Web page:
The homophones are read and reed.
The homophones (sound-alike words) are read andreed, or read and red.The words read (present tense, reed) and read (past tense, red) are homographs, meaning they are written the same, not sounded the same.
"Read" and "red".
blue, blew red, read
blew, blueread, red
They are homophones Read and read. He 'read' the book. He likes to 'read' the book.
read, said, fed, lead, led, head, bed, That's all I can think of! Good luck!
see, sea two, too, to fore, for, four hi, high read, read
homophones are words that sound the same bout are spelt different. for example there,their, & they're, since there are words being added to the dictionary not many people know off of the top of their head what all of the homophones are.
There are over 7,700 homophones in the English language, and people are still searching for more. When all the searching is done we estimate there will be somewhere between 8,000 to 10,000 homophones.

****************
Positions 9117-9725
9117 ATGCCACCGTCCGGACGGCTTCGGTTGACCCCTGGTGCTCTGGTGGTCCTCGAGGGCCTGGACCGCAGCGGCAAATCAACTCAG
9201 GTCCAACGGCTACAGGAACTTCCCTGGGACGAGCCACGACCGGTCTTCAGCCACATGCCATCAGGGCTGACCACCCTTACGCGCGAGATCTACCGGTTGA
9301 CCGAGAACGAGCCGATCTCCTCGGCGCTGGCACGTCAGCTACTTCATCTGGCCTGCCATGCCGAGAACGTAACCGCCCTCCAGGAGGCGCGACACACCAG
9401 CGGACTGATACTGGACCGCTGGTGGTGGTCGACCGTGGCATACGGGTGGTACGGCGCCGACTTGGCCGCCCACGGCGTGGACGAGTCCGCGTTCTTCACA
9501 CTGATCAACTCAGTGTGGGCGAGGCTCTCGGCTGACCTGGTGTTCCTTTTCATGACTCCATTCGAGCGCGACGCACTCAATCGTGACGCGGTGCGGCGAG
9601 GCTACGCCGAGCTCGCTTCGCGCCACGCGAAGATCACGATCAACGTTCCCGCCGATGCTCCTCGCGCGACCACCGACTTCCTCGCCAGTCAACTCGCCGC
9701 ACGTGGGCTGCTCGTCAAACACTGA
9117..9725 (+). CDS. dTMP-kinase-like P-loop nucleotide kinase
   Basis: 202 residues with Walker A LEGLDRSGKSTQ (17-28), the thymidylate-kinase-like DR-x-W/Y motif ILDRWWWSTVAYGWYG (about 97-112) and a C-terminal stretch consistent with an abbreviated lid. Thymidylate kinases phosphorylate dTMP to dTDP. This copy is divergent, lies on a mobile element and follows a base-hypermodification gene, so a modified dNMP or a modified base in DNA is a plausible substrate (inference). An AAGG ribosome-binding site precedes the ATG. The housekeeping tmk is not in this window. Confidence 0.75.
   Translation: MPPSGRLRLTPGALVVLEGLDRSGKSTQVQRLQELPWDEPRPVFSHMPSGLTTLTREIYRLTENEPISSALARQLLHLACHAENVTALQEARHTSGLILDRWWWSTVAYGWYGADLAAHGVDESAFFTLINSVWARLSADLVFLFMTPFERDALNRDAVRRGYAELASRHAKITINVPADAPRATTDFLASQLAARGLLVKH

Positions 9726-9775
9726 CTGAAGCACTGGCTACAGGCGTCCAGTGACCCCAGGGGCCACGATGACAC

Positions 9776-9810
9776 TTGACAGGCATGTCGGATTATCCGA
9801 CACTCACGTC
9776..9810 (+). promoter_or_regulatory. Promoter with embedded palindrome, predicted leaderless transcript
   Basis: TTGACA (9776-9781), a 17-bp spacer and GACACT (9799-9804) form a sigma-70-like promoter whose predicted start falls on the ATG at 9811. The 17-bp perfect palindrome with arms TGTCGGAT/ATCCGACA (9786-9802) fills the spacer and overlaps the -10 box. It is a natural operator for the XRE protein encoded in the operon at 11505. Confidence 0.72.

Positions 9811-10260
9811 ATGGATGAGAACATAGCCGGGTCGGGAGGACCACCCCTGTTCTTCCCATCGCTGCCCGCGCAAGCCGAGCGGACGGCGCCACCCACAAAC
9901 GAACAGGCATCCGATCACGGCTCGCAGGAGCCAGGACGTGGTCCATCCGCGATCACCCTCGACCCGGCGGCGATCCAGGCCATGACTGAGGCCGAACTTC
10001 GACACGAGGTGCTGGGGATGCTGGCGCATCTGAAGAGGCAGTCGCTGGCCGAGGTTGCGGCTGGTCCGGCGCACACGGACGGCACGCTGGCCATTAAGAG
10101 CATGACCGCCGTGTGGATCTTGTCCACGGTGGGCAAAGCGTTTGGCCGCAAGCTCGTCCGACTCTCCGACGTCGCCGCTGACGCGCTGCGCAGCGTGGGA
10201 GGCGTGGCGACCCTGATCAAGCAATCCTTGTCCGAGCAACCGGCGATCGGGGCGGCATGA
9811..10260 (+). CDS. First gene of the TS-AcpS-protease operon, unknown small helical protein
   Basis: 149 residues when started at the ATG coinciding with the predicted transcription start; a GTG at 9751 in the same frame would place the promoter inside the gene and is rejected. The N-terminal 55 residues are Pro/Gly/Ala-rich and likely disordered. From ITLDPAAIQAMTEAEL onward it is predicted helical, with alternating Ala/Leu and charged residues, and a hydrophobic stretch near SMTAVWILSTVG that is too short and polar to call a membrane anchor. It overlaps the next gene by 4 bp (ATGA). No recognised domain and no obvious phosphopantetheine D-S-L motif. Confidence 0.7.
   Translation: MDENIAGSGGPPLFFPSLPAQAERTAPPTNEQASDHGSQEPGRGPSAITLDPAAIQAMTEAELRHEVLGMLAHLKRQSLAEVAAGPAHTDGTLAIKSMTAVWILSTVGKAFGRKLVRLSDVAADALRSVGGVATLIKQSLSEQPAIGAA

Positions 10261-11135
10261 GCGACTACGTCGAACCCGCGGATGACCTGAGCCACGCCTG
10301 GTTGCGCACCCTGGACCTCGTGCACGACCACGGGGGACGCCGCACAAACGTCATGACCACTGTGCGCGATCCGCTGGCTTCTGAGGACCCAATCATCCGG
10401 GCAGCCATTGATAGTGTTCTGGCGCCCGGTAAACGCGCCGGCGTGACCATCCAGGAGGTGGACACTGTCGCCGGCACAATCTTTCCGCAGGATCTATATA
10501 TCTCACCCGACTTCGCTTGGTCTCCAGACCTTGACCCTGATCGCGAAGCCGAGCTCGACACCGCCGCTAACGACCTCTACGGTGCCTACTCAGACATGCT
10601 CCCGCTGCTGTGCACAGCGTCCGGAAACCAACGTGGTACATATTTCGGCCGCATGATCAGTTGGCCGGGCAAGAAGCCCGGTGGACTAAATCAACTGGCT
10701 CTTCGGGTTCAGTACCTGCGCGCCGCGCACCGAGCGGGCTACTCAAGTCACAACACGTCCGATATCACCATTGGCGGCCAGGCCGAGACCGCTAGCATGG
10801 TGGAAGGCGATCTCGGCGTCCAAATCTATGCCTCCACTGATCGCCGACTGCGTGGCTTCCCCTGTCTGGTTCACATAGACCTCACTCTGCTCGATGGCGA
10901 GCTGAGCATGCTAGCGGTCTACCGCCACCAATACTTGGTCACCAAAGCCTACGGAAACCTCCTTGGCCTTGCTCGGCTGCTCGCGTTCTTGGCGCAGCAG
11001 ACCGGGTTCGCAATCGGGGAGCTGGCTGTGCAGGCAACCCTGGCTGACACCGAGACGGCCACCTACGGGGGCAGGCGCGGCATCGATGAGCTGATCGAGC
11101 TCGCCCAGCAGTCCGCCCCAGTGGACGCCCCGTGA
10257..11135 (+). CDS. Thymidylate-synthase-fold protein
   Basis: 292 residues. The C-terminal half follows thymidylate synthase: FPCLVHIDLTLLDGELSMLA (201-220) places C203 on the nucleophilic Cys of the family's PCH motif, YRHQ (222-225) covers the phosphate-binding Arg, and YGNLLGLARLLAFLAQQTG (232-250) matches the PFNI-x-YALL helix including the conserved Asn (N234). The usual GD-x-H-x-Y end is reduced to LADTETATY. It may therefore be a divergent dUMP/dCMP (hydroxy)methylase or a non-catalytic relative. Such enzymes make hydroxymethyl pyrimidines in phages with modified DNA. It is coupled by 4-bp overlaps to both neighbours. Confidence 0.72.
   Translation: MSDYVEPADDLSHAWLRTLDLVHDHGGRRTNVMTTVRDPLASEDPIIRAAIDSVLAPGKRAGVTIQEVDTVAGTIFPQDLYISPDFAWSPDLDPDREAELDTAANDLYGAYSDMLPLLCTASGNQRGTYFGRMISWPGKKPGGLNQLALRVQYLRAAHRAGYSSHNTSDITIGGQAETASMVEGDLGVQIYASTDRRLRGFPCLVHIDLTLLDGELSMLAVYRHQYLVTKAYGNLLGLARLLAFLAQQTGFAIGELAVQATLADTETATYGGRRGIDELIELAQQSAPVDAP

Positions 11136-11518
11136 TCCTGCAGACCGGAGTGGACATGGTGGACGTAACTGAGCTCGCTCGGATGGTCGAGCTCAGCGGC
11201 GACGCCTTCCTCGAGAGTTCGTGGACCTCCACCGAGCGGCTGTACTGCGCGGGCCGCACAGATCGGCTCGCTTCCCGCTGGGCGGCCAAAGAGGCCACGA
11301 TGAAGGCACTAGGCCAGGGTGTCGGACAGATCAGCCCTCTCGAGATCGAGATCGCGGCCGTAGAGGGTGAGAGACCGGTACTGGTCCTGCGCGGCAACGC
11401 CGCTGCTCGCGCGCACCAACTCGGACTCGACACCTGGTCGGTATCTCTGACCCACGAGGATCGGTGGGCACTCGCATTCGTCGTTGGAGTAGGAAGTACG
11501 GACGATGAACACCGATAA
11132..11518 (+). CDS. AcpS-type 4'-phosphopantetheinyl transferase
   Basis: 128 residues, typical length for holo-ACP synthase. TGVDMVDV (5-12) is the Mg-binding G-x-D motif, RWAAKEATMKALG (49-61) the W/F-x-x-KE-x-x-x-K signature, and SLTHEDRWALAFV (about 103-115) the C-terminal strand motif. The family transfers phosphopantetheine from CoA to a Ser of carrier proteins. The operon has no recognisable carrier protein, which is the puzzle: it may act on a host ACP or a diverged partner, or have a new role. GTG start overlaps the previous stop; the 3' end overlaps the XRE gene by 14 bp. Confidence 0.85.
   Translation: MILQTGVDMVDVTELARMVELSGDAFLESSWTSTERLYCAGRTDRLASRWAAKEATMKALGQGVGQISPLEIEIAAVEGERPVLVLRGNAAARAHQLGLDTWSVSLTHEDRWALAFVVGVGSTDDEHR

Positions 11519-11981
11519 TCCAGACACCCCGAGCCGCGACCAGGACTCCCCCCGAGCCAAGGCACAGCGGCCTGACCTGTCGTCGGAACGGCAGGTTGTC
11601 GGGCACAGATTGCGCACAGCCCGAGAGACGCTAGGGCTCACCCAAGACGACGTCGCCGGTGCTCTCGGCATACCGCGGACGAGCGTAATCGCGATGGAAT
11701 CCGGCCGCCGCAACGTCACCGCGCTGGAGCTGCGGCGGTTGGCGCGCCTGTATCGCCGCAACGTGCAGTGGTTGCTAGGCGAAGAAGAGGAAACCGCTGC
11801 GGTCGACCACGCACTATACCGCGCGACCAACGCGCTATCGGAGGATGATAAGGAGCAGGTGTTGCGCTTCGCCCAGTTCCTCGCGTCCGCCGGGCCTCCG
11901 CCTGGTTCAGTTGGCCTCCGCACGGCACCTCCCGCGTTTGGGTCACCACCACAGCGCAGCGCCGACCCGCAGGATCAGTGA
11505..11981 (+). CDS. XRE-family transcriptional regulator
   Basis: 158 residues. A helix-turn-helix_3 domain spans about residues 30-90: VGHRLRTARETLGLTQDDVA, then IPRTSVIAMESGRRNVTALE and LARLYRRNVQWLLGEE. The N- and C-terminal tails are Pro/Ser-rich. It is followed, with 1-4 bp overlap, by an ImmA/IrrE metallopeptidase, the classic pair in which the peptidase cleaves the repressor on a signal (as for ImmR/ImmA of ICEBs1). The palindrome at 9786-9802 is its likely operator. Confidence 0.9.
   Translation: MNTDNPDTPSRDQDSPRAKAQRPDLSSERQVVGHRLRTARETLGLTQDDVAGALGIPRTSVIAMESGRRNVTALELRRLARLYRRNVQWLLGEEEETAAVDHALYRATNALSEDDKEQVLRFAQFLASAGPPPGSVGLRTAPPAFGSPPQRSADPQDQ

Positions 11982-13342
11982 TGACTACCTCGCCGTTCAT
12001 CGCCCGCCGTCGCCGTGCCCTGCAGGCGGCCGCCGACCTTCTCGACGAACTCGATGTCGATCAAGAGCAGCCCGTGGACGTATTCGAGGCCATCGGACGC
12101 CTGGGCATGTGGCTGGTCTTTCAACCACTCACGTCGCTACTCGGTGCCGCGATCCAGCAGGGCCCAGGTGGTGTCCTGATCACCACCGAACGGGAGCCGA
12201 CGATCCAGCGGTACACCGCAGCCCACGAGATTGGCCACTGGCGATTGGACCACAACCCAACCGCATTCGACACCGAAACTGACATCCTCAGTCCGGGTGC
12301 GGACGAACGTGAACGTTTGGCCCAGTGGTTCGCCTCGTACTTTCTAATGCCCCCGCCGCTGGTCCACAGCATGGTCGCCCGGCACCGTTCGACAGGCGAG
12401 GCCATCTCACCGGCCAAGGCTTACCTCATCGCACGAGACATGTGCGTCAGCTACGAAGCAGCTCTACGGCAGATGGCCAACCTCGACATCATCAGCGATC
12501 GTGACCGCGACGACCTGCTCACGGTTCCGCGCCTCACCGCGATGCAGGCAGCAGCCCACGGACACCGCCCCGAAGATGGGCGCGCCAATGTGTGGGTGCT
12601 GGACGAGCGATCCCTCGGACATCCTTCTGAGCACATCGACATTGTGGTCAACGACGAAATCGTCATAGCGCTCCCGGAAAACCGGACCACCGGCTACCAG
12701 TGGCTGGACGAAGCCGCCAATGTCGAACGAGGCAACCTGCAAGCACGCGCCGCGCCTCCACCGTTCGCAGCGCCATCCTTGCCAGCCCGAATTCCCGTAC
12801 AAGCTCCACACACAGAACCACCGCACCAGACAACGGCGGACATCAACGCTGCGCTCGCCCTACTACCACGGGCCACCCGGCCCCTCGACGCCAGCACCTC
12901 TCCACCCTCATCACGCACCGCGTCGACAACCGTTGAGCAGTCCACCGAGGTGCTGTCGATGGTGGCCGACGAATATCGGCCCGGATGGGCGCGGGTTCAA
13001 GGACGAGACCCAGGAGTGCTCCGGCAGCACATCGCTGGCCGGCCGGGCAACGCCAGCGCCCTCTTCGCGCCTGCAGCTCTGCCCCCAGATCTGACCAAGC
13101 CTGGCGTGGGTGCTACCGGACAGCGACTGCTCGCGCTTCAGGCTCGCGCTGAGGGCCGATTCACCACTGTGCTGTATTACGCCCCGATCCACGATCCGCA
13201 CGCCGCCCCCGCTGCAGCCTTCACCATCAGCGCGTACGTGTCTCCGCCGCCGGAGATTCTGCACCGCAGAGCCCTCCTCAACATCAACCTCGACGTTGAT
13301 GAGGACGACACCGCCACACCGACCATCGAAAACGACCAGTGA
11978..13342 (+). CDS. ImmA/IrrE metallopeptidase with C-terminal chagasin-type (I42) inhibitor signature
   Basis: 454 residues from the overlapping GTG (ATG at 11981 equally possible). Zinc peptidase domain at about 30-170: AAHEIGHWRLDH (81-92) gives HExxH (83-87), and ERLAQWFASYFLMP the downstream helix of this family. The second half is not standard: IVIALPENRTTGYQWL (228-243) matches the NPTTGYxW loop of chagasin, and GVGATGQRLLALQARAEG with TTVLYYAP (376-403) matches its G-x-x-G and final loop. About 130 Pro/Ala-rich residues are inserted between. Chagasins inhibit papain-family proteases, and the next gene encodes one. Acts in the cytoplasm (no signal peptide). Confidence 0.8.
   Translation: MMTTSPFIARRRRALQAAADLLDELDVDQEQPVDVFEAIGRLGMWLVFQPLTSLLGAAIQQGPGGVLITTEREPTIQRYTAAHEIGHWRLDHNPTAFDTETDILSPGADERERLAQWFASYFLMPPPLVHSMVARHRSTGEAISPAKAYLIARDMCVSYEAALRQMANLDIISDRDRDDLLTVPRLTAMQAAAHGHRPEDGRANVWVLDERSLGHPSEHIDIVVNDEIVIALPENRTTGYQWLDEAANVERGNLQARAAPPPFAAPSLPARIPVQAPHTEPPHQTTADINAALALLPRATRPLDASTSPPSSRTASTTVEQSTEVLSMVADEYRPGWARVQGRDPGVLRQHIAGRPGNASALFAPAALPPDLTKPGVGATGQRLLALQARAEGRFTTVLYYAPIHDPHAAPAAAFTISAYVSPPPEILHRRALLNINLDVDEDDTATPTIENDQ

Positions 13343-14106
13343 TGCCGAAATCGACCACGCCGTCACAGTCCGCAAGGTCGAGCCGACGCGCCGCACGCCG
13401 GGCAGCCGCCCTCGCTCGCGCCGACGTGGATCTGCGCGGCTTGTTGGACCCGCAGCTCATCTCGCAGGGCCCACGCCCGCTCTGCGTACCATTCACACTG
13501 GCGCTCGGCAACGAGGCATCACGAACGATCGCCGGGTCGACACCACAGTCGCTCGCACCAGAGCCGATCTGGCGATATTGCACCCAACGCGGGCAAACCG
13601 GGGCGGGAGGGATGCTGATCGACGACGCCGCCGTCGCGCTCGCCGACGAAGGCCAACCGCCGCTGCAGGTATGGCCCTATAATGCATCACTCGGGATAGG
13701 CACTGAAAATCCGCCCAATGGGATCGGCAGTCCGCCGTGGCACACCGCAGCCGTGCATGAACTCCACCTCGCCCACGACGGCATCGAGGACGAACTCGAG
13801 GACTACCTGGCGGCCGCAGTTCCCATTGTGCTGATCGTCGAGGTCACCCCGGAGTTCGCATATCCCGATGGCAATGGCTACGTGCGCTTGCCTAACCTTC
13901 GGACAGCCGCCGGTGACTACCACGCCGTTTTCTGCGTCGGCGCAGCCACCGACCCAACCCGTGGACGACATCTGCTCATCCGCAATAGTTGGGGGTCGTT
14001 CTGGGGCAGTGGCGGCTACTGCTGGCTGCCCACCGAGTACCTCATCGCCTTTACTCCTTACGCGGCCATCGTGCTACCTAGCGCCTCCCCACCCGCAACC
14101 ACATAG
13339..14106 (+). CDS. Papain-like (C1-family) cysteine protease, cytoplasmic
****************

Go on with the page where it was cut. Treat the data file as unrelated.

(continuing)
pore that's it
One of its homophones is : the present tense "read" (reed) has a long E sound. The past tense of read (red) has a short E sound.
You can get homophone worksheets online at homophones for you dot com. That site has all the worksheets to help your child not struggle in reading all types of styles.
aloud When a student is caught passing notes, Ms. Krump has him/her read it aloud to the class.
homophones for wait
There are many homophones in English. Homophones are words that sound the same but have different spellings. Examples of homophones in English: to, two, too; pear, pare, pair; I eye, aye; bear, bare; row, roe; dear, deer. see, sea.
sentcentthats all i know!
They are all homophones
Not all words have homophones. Trying has no homophone.
They are all homophones of each other.
Homophones for "ware" are "wear" and "where."